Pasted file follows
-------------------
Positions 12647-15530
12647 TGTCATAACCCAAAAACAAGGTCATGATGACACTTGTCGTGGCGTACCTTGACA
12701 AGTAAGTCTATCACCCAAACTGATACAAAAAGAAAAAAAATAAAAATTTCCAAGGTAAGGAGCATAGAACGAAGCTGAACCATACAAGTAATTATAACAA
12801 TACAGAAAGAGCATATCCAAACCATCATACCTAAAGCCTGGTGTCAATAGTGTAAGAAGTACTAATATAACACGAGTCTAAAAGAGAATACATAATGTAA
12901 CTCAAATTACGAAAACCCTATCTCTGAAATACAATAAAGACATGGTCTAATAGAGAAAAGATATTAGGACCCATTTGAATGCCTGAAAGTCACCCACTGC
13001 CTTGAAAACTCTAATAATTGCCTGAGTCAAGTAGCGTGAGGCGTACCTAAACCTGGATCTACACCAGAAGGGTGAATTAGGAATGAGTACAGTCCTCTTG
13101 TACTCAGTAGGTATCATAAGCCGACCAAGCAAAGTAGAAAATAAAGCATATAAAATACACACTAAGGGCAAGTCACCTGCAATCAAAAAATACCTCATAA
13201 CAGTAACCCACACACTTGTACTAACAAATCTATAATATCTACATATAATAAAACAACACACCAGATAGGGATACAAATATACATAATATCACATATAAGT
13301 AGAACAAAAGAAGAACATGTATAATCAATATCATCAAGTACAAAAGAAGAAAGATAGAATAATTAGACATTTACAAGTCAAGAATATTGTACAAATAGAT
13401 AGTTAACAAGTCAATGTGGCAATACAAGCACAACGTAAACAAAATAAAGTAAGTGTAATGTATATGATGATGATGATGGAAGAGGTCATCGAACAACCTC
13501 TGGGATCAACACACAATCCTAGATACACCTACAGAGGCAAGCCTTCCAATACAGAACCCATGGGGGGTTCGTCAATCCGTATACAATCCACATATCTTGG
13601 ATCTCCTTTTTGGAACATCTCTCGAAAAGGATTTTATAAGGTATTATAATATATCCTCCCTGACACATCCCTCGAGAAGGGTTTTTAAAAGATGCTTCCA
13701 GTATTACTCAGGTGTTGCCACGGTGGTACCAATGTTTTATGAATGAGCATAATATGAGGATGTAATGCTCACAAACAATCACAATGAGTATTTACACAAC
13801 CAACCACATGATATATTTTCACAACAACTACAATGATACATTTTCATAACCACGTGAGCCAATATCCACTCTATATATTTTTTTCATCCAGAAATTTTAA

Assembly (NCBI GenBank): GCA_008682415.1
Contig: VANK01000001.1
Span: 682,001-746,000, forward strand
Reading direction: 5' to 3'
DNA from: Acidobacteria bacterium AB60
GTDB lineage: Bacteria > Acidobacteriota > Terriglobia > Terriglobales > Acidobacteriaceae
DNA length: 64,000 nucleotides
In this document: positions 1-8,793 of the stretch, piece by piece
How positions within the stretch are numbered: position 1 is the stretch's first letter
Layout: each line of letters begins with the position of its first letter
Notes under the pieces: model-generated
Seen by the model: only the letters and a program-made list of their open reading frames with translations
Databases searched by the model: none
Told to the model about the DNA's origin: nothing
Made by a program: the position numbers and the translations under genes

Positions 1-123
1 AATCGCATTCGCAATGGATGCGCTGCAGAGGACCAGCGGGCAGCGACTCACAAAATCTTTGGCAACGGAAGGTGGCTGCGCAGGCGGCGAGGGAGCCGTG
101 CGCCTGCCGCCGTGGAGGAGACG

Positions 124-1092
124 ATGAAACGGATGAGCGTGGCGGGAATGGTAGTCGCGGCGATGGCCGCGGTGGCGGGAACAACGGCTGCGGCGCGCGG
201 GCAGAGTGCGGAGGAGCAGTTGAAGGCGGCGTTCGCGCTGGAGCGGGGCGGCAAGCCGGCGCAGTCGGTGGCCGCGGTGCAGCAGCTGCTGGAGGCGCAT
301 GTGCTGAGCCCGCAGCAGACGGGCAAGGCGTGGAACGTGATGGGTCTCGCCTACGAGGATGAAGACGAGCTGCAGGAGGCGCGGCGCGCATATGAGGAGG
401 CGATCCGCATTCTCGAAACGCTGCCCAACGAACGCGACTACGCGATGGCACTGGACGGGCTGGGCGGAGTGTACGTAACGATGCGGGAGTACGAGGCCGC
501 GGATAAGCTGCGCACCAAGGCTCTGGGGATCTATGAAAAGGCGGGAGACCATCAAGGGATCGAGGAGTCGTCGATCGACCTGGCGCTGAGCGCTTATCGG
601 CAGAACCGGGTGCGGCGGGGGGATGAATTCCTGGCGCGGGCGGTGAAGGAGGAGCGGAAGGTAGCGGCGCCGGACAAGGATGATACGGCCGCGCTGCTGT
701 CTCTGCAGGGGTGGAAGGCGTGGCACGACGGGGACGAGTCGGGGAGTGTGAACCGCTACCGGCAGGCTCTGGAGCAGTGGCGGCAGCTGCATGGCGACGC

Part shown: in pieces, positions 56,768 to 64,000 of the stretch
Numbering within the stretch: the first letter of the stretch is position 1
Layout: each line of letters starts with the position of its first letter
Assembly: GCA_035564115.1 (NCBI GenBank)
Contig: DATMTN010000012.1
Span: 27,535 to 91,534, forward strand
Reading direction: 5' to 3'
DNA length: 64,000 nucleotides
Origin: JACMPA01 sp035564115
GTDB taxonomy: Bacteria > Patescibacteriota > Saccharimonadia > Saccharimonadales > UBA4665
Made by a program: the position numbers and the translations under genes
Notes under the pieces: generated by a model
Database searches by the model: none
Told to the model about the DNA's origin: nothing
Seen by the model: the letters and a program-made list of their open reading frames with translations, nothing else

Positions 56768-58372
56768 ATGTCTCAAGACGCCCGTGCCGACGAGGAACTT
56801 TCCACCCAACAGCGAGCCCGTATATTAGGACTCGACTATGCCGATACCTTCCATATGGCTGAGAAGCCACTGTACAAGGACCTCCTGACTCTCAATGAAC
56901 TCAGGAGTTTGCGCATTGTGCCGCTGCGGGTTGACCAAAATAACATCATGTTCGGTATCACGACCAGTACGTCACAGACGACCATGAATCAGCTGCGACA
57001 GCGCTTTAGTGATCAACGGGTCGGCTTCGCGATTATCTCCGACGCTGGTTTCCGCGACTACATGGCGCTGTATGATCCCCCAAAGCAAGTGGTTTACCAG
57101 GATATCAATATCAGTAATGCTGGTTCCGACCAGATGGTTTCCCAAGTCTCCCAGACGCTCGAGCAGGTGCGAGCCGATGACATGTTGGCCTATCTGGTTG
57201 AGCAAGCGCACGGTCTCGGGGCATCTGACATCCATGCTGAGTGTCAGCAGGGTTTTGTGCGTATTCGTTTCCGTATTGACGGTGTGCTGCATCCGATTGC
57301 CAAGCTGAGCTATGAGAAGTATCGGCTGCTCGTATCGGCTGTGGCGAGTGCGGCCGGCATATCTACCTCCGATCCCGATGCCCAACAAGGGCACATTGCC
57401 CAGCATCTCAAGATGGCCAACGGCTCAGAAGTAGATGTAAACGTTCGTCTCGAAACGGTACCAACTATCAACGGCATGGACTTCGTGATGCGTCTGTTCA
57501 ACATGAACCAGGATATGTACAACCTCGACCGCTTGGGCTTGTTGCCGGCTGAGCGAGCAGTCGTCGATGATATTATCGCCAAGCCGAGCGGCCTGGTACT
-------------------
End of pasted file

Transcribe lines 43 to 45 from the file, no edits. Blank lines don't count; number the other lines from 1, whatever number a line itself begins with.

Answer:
Layout: each line of letters starts with the position of its first letter
Assembly: GCA_035564115.1 (NCBI GenBank)
Contig: DATMTN010000012.1